On-farm canola storage research in large bins

Key Result

Previous airflow/static pressure recommendations developed from small bins still seem to be applicable for safe long term canola storage and recommended practices are effective in conditioning canola for storage over 5 months. However, the fan requirements and grain monitoring practices may need to be adapted for larger bins.

Project Summary

One of the significant changes in on-farm storage in recent years has been the large increase in the average size of grain bins. Large bin sizes increase the airflow resistance and the mass of grain that needs to be conditioned in the same amount of time compared to smaller bins. This project was conducted to determine whether existing recommendations for safe canola storage developed 20-30 years ago still apply from small bins when the average bin size in the prairies has increased to 25,000 bu. For longer term storage over five months, the canola storage target is a maximum of 8% moisture and cooled to 15°C or lower throughout the entire bin.

The specific objectives of this project were to compare the effects of a “peaked” vs. “spread” filling system on the grain distribution, to measure airflow rates and static pressures delivered from commonly recommended fans, to measure airflow uniformity, and to measure grain pressure distribution on the bin floor. The initial trial was to monitor the canola conditioning with a peaked center, which was created by loading canola into the center of the bin directly from an auger. The second trial emptied the partially conditioned canola into a second 25,000 bu bin to equalize the grain temperature and re-filled the first bin using a gravity driven spreader to produce a more level grain surface.

The gravity-driven spreader resulted in a more level surface than if discharged directly from an auger (“peaked”). However, the ‘spread’ grain surface was not completely level as the centre remained somewhat higher than the side and generated high spots several feet from the center. In these tests, actual airflow rates were slightly higher from the peaked test compared to the spread test at an average grain depth of about 20 to 22 feet. Measured static pressures were similar and actually slightly less than the predicted static pressure developed previously from smaller bins.

This project determined that the typical 10 hp centrifugal fans available for single phase power were not adequate to provide the required static pressure and airflow to condition canola in a 25,000 bu bin. After filling to about 17,000 bu or 70% full in a 25,000 bu bin, two 10 hp centrifugal fans operating in parallel had reached their ‘stall’ static pressure and a single 10 hp centrifugal fan was nearing its stall static pressure.

The conventional method of comparing air distribution by observing the relative temperature ‘front’ movement was not suitable in this trial due to the many variable conditions including the ambient temperature change, partial established temperature fronts before the bin was full, and the unexpected grain distribution from the gravity driven spreader. Therefore, an alternate approach was used to obtain an indication of relative airflow distribution by using temperature change ratios between the ambient temperature, and the initial and final grain temperatures. These ratios showed no clear indication that a gravity spreader provided any airflow benefits.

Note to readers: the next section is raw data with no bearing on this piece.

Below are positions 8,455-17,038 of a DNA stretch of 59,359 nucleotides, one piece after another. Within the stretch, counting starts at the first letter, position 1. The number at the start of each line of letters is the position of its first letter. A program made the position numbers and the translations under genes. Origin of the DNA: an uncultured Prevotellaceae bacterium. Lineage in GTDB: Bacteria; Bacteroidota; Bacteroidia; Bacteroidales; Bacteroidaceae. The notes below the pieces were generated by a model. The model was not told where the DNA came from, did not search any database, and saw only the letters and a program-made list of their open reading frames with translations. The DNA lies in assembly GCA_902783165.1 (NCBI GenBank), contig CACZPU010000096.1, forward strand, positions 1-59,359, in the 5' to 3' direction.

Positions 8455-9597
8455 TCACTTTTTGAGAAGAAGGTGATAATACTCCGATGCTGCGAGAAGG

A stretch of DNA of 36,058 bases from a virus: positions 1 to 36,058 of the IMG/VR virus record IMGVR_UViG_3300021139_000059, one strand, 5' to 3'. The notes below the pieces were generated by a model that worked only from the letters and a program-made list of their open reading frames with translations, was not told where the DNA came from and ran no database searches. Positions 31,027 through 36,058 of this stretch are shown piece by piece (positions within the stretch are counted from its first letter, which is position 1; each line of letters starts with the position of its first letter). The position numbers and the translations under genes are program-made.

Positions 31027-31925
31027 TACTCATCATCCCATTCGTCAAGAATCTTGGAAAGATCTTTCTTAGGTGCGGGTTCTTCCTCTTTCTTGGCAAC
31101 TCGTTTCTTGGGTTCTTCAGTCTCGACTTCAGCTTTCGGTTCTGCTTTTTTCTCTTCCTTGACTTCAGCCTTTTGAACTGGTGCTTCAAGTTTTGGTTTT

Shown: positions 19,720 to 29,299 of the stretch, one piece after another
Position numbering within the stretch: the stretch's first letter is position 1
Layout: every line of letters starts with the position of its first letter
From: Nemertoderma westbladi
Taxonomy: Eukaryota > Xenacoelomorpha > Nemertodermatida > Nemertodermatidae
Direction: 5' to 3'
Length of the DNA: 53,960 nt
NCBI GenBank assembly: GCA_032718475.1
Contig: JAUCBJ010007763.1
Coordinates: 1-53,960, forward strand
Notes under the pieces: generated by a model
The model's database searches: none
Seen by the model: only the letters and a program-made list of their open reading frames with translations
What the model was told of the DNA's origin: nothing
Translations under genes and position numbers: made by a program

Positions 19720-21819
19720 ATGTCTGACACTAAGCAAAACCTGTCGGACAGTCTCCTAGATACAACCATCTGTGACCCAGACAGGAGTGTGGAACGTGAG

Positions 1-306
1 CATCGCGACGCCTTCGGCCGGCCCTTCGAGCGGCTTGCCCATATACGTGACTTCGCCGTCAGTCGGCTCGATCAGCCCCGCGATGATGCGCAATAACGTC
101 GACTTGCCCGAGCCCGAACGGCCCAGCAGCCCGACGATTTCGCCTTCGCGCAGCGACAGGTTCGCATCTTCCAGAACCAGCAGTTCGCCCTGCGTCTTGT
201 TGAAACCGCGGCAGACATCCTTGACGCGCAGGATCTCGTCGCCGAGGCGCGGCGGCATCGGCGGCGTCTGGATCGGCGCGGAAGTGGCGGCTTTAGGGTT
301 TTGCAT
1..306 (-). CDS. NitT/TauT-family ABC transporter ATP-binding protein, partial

Although the grain pressure measurements did not provide a mathematical relationship between the five sensors at various distances from the bin center, some interesting results occurred. The vertical load steadily increased with grain depth as expected, but the sensors indicated a higher vertical force near the center for the peaked trial and a higher vertical force about 10 ft away from the center for the spread trial. The average load per grain depth suggested that the spreader increased the overall grain density. 

In summary, the previous airflow/static pressure recommendations developed from small bins still seem applicable for safe long term canola storage. The recommended practices appear to be effective in conditioning canola for long term storage over 5 months. However, the fan requirements and grain monitoring practices may need to be adapted for larger bins. When comparing the two trials, the gravity spreader provided a marginal benefit in grain surface distribution, a small decrease in airflow rate, no differences in the airflow uniformity, and an increased grain density when storing canola. However, these conclusions are only applicable to a gravity spreader since the grain distribution did not produce a level grain surface as intended and were only measured on a partially filled bin.

Future work is recommended to adapt the previous grain storage research to larger bins. Because the fan limitation prevented filling the bin for these tests, another similar project to determine the suitable fan requirements should be conducted to determine the important aspects of conditioning canola for safe storage. In addition, a program of joint physical testing and computer simulation will provide the most accurate and cost effective approach to provide solutions to the outstanding producer questions that have arisen from the recent trend to large grain bins on farms.